Cleaning Bale EndsNo matter how precise you are during the baling process, there will always be spots that need to be filled in. The most common place for such gaps is in the corners between bales where they meet in the wall. The main reason for this is that the bales often have a curved end as a result of the baling process in the field. Some are worse than others, so it’s a good thing to keep an eye on this detail when choosing bales. There are ways to minimize the gaps or, at the very least, shrink any potential gaps to a smaller size. Before you start to stack bales, use a chainsaw to clean up the ends of every bale by cutting away excess straw and getting the bale surface as close to the strings as possible. The “pillows” of straw that are common on bales should be cut away leaving only solid bale behind. When you are done, the bales should look much more angular, like building blocks rather than irregular bales of straw. When packed together tightly in the wall, the bales make much more contact over the entire surface of the bale ends and gaps are either shrunk or completely eliminated.

Uniform Bale EndsAnother approach, for bales that are really wonky and cannot be fixed by chainsaw cleanup, is to lay the bale on the ground with the end that is missing straw and the strings facing up, kneel on top of it, and then pull straw from the bottom of the bale to the end of the bale to even out the shape. No matter how you do it, by pulling or chainsawing, or some other method, the goal is to make the bales end as uniformly shaped as possible so that they fit together well in the wall.

Stuffing BagIf you still have areas that need attention, be sure to address them in the stuffing phase. This takes place after the walls have been fully stacked, tamped (straightened) and trimmed, and before any mesh is applied. Walk around the structure and check for any gaps that need attention. It’s best to carry straw with you in a bag or bucket so that you don’t have to keep walking back to your source. Use only quality, long straw and be sure to stay away from any shavings that have been cut from the wall surface or niche.

Before the mesh is attached to the bales, you can use tightly packed straw, cob, or a straw/clay mixture to fill gaps. You may encounter a situation where no matter what the material is, it will not stay in place. This is somewhat common in larger areas where, for example, a bale butts tight to a beam at the top of the wall and cannot be notched to fit around it because of the position of the strings. This creates a large gap in the plane of the wall and no material will have enough hold in that location without some extra support.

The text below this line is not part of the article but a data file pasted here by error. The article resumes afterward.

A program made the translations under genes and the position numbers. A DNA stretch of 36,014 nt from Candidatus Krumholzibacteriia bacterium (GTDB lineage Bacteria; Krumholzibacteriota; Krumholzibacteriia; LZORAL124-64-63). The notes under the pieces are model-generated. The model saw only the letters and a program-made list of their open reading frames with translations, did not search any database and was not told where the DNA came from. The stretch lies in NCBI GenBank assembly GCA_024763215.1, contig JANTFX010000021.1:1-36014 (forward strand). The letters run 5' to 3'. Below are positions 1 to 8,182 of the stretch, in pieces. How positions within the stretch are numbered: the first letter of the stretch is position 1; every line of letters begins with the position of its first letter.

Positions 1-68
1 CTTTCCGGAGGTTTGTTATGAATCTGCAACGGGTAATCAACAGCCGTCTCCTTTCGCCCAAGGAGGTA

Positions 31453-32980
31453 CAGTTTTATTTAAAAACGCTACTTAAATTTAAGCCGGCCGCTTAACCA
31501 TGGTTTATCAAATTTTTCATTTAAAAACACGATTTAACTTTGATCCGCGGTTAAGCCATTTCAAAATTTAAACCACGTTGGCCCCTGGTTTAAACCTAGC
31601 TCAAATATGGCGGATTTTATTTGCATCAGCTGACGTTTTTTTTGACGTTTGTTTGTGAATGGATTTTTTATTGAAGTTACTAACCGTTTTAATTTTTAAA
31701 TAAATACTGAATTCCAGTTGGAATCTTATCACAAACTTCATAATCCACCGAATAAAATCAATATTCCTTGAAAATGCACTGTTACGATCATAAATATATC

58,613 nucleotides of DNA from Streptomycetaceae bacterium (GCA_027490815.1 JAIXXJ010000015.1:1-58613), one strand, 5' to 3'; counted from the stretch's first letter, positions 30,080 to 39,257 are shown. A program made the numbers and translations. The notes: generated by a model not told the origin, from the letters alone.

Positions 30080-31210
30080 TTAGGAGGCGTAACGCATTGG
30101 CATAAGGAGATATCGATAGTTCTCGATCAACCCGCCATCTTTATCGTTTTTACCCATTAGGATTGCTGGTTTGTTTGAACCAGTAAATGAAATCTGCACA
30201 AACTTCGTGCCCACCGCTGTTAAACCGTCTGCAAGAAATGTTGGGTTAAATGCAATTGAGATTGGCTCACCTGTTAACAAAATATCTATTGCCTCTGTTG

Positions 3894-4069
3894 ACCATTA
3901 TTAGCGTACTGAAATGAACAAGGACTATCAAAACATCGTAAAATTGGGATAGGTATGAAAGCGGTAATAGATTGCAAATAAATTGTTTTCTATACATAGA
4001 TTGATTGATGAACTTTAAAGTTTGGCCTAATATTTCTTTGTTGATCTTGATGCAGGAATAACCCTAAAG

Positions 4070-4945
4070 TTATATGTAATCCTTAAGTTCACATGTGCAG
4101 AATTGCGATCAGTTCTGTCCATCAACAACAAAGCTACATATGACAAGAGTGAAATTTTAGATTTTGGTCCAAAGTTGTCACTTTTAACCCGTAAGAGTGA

In these cases, fasten a burlap patch to the bales with landscape pins and then stuff the space full of straw. You may need to slightly overstuff the space so that once enclosed behind the mesh, the patch is tight and strong. Because burlap is slightly flexible, the patch may bulge until the mesh is installed. That’s fine as long as you make sure to lay it flat during the installation of the mesh.

Clay/Straw PatchingThere may be spots, however, that you miss during the initial stuffing. Once the wire mesh is in place it is very tedious and slow to stuff straw into these gaps. Instead of wasting time stuffing straw through a 2″ hole strand after strand, simply fill the gaps with a more pliable material such as cob, a mixture of clay, sand and straw, or even expansion foam. Cob  is cheap, especially if you have the materials on site (i.e. clay rich dirt, sand for plaster, and straw), is very strong, and it adds fire resistance to the wall wherever used. Although less environmentally sound, expansion foam works well to fill voids because of its ability to expand within a gap that may only have a small access point on the surface of the wall.

No matter what type of fill material or patch you choose, be sure to keep the structural mesh free from it. If the foam, clay or cob engulfs the wire grid, then the mesh will no longer act as a part of the plaster’s structure in that area. Although the impact of such a structural gap would likely be minimal, it is best to pay attention to all the details, no matter how small they may seem, in order to end up with the best project possible.

Tomorrow we will discuss building a straw bale wall system on a raised floor.

Happy Baling!

Andrew Morrison